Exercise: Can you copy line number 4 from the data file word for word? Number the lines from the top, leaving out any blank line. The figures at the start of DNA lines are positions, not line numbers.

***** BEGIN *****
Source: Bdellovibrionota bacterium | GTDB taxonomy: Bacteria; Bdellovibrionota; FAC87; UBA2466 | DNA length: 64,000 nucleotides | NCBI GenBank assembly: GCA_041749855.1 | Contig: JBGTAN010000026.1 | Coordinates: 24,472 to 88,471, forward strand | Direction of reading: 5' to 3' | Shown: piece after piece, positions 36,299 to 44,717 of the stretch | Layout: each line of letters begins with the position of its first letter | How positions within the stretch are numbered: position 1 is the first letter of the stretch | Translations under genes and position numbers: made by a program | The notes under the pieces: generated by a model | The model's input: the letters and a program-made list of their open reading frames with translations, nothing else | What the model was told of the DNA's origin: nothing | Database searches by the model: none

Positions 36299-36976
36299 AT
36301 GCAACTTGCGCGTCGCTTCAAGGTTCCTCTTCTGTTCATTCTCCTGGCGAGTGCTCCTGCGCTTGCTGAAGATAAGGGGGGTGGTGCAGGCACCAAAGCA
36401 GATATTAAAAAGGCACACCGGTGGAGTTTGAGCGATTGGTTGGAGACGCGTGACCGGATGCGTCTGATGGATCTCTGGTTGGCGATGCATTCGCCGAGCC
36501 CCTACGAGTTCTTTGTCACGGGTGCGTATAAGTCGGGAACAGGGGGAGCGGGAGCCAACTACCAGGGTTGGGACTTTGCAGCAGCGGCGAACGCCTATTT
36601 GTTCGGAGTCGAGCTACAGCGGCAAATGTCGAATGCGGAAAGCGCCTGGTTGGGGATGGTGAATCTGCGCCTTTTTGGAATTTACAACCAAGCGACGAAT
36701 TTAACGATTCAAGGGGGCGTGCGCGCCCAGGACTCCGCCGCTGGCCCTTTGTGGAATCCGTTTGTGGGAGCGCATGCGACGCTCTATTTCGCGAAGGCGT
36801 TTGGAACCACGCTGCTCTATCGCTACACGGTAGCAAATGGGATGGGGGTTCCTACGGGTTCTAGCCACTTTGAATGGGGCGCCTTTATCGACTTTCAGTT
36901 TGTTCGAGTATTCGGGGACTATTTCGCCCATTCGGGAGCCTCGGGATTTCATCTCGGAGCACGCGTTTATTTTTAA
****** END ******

36301 GCAACTTGCGCGTCGCTTCAAGGTTCCTCTTCTGTTCATTCTCCTGGCGAGTGCTCCTGCGCTTGCTGAAGATAAGGGGGGTGGTGCAGGCACCAAAGCA